Collison brothers say $1.75bn tech firm is not for sale

Fresh investment in online payments company Stripe will be used to fund international expansion

John (left) and Patrick Collison, co-founders of Stripe.

John (left) and Patrick Collison, co-founders of Stripe.

 


Irish brothers Patrick and John Collison have no plans to sell their $1.75 billion business and will use $80 million in fresh investment raised yesterday to fund further international expansion.

The brothers, from Limerick but now based in the US, set up the online payments company in 2010, and have been steadily building the team behind Stripe’s success ever since.

The latest round of funding pushes Stripe into the billion dollar club, setting the current valuation for the business to $1.75 billion.

But chief executive Patrick Collison said there won’t be a rush to take advantage of the valuation.

“We’ve no interest in selling the company. John and I are very lucky to work with the people we do on building something for the long term, and we wouldn’t like to change that,” he said.

Rather, he said, the company will continue to build on its success to date.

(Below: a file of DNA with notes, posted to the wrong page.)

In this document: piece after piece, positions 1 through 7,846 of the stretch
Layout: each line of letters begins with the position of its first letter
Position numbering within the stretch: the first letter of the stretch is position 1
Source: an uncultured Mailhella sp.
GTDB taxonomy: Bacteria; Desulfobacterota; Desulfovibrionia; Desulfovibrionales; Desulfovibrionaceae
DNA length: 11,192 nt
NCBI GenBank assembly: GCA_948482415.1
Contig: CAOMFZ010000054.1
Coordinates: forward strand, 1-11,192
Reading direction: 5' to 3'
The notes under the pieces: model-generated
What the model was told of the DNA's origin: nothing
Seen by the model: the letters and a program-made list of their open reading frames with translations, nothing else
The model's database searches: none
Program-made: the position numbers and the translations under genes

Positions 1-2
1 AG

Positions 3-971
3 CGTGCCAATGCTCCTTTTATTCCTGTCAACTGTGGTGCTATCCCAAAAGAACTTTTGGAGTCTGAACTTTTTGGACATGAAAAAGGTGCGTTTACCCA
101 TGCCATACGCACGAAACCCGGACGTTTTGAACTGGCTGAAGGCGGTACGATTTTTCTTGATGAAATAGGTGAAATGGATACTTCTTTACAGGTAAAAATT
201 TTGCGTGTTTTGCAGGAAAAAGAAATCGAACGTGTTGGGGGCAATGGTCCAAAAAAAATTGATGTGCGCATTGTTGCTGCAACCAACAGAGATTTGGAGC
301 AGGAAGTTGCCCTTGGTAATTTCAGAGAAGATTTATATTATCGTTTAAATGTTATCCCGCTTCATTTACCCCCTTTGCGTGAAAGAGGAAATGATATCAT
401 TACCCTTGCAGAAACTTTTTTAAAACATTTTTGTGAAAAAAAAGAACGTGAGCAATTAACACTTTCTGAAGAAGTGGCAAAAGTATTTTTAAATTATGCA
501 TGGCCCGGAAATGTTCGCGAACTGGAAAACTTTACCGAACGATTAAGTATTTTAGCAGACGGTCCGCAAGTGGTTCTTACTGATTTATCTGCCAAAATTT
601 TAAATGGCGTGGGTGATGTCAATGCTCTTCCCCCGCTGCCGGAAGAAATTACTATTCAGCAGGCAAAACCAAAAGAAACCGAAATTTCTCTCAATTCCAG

“This investment will hopefully enable us to speed up our hiring and international expansion. From the start, making Stripe available throughout the world has been a large part of our mission,” he said.


Plans to expand
Stripe is quickly becoming a recognisable name in ecommerce, with backers such as Paypal founder Peter Thiel and entrepreneur Elon Musk, and the company has plans to expand it even further.

It has been expanding its team steadily in recent months, and at its most recent count employed 83 people.

The firm, which is being touted as a rival for payments giant Paypal, has seen some success in recent months as it signed up new customers including Shopify, Reddit and the Museum of Modern Art in New York.

“The funding doesn’t change much. It’s nice to see outsiders recognise the progress of the business in 2013, but it’s important to keep it in perspective,” said Patrick Collison. “There’s a lot of work we want to get done in 2014, and the focus will remain on that.”


Operating in 12 countries
The company began offering its services to Irish users last year, and also operates in the US, Canada and the UK. The company is also testing its services in Spain, France, Germany, Netherlands, Belgium, Australia, Luxembourg and Finland, bringing the number of countries to 12.

Stripe has also promised to bring the service to more European countries as it seeks to build on its main mission: to make accepting payments online easier for web developers.